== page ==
Claude Shannon - Architect

Claude Elwood Shannon

Claude Elwood Shannon (1916-1999) is considered the founding father of the electronic communications age. He was an engineer, born in Michigan, whose work on technical and engineering problems within the communications industry layed the architectural groundwork for both the computer industry and telecommunications.

After Shannon noticed the similarity between Boolean algebra and telephone switching circuits, he applied Boolean algebra to electrical systems at MIT in the 1940s. Later he joined Bell Labs in 1942 and formulated the theory of communication via noisy channels, the problem of most efficiently transmitting information. The theory of communication was the climax of Shannon's engineering investigations. The concept of entropy was an important feature of Shannon's theory, which he demonstrated to be equivalent to a shortage in the information content, a degree of uncertainty, in a message. He thus layed the architectural foundations for both the computer and communications age.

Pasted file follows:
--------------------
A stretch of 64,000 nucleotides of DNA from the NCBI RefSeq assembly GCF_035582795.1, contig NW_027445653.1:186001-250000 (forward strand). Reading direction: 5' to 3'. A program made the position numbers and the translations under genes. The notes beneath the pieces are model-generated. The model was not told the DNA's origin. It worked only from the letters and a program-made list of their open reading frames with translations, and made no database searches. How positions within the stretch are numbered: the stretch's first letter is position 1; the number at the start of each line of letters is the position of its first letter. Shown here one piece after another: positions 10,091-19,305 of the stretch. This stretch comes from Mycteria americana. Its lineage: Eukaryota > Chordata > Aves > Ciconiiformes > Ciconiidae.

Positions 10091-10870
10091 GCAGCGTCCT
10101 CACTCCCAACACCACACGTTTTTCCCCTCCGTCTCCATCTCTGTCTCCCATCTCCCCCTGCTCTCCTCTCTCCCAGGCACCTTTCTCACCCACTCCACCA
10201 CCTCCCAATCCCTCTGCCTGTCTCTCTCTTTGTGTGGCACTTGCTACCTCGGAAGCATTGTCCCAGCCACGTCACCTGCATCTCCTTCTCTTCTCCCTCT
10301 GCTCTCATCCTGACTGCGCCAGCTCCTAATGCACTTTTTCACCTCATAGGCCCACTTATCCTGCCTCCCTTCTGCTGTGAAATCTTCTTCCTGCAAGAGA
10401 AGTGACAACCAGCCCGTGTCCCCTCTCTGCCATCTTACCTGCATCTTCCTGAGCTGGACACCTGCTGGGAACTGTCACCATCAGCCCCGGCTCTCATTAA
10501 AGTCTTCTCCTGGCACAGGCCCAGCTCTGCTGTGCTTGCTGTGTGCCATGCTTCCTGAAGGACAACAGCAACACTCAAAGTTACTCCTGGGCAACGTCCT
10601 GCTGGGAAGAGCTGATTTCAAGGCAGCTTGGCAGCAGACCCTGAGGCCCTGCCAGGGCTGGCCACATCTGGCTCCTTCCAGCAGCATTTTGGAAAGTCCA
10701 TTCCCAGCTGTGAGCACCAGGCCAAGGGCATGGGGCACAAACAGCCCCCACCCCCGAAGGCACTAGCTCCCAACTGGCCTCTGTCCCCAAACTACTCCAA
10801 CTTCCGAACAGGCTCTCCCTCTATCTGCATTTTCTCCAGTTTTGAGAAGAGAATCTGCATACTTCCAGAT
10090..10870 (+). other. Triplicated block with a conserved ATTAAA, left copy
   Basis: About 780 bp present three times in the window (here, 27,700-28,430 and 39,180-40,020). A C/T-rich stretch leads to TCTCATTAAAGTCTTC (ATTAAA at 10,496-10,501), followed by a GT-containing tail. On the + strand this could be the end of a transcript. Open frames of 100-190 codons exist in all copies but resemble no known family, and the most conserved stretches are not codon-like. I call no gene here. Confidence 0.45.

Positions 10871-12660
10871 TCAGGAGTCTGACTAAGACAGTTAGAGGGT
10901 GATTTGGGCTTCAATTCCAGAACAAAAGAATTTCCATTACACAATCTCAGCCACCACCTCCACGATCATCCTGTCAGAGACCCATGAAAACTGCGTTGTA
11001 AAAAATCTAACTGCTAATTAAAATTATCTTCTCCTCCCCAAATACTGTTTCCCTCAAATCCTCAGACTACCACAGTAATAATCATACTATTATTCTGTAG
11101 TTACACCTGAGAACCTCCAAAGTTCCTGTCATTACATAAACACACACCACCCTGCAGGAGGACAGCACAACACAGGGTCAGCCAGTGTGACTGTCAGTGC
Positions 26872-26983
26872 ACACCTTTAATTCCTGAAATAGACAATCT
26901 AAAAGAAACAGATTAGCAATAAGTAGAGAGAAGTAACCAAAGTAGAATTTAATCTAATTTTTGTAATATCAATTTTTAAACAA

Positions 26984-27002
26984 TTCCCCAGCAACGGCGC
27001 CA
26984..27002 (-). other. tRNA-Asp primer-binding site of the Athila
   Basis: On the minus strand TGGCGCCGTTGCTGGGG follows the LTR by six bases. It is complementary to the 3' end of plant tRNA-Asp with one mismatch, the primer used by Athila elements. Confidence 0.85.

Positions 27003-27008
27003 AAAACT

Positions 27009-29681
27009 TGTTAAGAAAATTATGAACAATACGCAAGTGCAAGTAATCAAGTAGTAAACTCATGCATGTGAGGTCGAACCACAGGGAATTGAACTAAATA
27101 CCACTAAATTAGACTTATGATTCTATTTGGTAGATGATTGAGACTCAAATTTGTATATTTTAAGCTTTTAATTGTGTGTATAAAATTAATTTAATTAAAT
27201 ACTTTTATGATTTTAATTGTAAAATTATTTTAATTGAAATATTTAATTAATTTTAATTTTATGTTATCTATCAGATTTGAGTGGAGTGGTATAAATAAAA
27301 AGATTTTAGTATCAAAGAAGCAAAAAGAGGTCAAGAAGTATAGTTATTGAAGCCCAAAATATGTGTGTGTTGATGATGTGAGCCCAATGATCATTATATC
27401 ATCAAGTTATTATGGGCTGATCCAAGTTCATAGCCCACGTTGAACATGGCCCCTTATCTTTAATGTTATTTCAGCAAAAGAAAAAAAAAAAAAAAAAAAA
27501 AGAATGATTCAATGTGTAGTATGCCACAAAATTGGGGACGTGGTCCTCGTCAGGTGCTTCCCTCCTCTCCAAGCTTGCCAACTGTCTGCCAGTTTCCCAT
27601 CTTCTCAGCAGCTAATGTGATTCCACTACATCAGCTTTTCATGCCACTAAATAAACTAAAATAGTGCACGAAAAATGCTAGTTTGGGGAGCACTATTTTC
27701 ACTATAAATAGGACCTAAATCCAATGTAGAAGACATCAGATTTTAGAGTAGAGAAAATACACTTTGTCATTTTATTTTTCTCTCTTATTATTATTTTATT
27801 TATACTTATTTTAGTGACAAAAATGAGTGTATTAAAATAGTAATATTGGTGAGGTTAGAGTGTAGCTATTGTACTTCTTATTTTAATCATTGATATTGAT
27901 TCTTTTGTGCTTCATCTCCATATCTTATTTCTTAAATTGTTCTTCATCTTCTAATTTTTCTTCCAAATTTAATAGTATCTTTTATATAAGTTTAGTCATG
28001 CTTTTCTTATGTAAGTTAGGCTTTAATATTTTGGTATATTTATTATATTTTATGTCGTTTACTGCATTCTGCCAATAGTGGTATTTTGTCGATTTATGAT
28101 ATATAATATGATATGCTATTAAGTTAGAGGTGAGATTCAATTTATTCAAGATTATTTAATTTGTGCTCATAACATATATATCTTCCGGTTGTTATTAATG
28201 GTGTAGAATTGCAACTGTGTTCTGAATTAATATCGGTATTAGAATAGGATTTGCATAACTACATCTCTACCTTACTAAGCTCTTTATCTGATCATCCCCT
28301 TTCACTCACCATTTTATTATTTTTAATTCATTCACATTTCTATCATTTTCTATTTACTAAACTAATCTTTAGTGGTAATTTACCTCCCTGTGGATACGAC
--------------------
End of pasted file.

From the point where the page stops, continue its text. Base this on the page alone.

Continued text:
Architecture, my friends, is a great Art based on two cosmic principles: Beauty and Utility.

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